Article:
The Universal Declaration of Human Rights hits the streets



Can a giant mirrored sculpture draw attention to one of the most important, and under-recognized, documents ever written? A pop-up art installation created by GOOD and Human Rights Watch is seeking to do just that.

The creation, titled #HumanFamily, celebrates the 70th anniversary of the Universal Declaration of Human Rights (UDHR), a landmark document declaring fundamental rights for all of humanity.

The installation is inspired by the opening words of the 1948 document which reads, "Whereas recognition of the inherent dignity and of the equal and inalienable rights of all members of the human family is the foundation of freedom, justice and peace in the world..."

The art, which is designed to inspire curiosity and engagement with the UDHR, includes an eight-foot-tall mirrored lenticular that reads, "MEMBER OF THE HUMAN FAMILY." Other messages become visible when the object is viewed from different perspectives. On the back is a mirror highlighting the 30 individual articles of the UDHR.


"We're giving one of the most important documents humanity's ever crafted the social currency it deserves," Gabriel Reilich, VP of Content and Development at GOOD, said. "We want the Universal Declaration of Human Rights to enter the public consciousness as easily as any viral post or highly photographed moment can."


Via GOOD


"Our goal is to insert human rights values into the public conversation in a fun, visual and social media-friendly way," Human Rights Watch Campaign Director Liba Beyer said in a statement. "We want people to take this amazing offline experience and start an online movement about what being a member of the Human Family means to you."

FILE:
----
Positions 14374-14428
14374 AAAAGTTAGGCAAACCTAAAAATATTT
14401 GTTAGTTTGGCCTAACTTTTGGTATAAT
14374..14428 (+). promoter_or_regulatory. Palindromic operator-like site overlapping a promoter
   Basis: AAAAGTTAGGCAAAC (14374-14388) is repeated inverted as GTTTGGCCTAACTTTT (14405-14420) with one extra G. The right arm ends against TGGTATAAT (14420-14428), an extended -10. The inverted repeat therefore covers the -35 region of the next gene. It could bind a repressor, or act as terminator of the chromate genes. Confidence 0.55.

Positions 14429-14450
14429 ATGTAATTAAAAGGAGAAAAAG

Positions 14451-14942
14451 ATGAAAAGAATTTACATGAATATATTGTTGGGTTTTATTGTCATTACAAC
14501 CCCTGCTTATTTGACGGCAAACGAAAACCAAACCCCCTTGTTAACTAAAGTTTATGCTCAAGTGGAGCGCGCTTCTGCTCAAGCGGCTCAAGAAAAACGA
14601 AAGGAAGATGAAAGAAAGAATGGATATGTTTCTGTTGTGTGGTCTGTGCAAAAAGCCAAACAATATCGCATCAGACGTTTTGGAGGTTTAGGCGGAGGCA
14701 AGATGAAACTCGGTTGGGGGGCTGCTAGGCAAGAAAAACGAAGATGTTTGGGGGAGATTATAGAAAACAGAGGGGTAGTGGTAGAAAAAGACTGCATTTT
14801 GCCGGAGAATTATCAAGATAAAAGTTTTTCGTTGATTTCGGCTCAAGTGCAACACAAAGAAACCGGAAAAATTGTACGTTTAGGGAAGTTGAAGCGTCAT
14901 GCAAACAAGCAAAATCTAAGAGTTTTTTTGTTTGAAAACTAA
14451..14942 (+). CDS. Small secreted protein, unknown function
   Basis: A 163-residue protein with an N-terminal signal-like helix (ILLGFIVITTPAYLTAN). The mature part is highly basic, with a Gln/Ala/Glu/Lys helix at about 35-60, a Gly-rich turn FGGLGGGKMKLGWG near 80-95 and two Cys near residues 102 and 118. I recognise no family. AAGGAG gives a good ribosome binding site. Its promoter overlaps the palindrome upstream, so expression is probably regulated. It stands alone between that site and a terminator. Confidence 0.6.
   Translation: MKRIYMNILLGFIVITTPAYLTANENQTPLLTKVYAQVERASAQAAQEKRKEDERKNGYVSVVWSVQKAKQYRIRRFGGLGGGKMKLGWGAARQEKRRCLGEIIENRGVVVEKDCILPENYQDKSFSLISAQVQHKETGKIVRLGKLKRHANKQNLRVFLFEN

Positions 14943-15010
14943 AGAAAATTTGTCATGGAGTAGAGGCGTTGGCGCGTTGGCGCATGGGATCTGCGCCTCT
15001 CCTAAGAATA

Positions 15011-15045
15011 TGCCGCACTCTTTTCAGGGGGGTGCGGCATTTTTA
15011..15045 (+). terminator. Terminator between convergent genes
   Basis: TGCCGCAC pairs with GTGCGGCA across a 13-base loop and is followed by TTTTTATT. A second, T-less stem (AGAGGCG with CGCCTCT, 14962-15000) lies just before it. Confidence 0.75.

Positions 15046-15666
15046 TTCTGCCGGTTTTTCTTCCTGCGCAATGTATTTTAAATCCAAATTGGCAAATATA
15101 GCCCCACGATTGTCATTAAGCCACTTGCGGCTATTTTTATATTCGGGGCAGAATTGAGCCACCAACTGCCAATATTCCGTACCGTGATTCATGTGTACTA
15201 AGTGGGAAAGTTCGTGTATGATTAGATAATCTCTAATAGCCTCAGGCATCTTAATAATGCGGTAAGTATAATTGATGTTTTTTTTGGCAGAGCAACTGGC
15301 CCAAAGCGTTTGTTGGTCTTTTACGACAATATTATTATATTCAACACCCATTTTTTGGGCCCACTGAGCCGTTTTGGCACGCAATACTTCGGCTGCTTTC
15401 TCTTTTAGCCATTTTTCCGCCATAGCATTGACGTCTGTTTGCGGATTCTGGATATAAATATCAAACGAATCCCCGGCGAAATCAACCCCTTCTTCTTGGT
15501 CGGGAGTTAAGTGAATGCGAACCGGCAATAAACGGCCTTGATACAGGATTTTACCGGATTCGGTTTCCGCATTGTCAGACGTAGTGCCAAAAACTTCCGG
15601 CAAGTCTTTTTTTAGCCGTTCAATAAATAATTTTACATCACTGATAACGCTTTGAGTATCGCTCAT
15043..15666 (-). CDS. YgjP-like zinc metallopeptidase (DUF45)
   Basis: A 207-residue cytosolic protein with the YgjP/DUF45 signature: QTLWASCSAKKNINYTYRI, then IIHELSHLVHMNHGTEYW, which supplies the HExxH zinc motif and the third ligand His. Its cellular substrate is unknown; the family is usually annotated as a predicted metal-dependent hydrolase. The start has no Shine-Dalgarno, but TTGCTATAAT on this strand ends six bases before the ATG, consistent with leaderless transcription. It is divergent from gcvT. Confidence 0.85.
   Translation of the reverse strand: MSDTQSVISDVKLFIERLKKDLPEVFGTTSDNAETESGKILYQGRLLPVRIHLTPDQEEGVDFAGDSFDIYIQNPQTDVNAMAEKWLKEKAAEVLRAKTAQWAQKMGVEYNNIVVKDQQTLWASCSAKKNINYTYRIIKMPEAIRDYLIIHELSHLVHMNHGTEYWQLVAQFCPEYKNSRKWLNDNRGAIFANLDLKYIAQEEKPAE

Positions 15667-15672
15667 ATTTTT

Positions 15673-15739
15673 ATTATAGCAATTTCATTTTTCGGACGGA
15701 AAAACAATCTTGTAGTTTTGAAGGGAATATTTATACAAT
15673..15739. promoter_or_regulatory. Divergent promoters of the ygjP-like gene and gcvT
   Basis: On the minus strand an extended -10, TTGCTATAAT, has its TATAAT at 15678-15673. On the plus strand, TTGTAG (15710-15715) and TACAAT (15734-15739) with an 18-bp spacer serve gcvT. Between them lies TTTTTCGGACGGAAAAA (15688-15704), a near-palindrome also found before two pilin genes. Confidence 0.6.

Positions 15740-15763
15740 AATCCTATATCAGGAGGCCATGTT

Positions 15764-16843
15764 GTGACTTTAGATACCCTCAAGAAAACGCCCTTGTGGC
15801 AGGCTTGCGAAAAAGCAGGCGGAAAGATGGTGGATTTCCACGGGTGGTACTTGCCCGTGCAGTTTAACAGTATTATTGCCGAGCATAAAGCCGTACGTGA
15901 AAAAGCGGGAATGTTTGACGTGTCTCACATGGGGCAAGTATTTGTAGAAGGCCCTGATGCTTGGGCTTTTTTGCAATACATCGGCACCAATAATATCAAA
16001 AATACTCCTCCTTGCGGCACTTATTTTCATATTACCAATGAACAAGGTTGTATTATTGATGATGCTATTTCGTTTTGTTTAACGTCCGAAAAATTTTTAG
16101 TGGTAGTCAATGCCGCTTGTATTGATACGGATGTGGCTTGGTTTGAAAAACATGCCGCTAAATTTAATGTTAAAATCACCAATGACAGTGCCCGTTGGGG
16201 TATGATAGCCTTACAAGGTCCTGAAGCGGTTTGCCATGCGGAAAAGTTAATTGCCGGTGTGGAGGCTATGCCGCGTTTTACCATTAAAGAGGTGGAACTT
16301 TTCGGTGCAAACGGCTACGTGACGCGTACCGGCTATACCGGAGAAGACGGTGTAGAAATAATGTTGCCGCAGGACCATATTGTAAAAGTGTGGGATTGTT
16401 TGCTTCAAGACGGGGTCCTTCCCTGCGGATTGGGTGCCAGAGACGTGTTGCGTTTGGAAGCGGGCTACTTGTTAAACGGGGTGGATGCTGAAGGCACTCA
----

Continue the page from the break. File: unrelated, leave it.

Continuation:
In 1946, as the horrors of WWII began to slowly come to light, the United Nations realized its charter did not go far enough to help protect the world's citizenry. The next year, the U.N. established a committee, chaired by former first lady Eleanor Roosevelt, to draft the UDHR to protect everyone, everywhere. Ratified by the U.N. in December 2018, it's the first to ever declare fundamental rights for all of humanity.


Eleanor Roosevelt and United Nations Universal Declaration of Human Rights in Spanish text. Via Wikimedia Commons.


The document outlines 30 articles affirming an individual's rights which include: dignity, liberty, brotherhood, and the prohibition of slavery and torture. It also affirms the right to freedom of thought, opinion, religion, conscience, and peaceful association.

It's been translated into 500 different languages and served as the basis for customary international law for over 50 years and served as a precursor to the International Bill of Human Rights, which came into force in 1976. The celebration of its anniversary comes at a time when Americans need to recommit themselves to human rights, especially given the current administration's track record on the matter.



One of the installations is currently on display in Los Angeles, California. It debuted on the University of California, Los Angeles campus and has since moved to Pershing Square, where it will remain until August 19. A second installation can be found in Tijauna, Mexico and will be back on display at Friendship Park starting August 14.

People have been posting their interactions with the art installations under #HumanFamily.







This is just the beginning for the #HumanFamily movement. Human Rights Watch and GOOD look to expand the campaign to more cities across the globe. To show your support for the UN's continued commitment to human rights, you can download the graphic below which depicts the UDHR's 30 articles and post them to social media. To learn more about the project, and where it's on display, visit humanfamily.com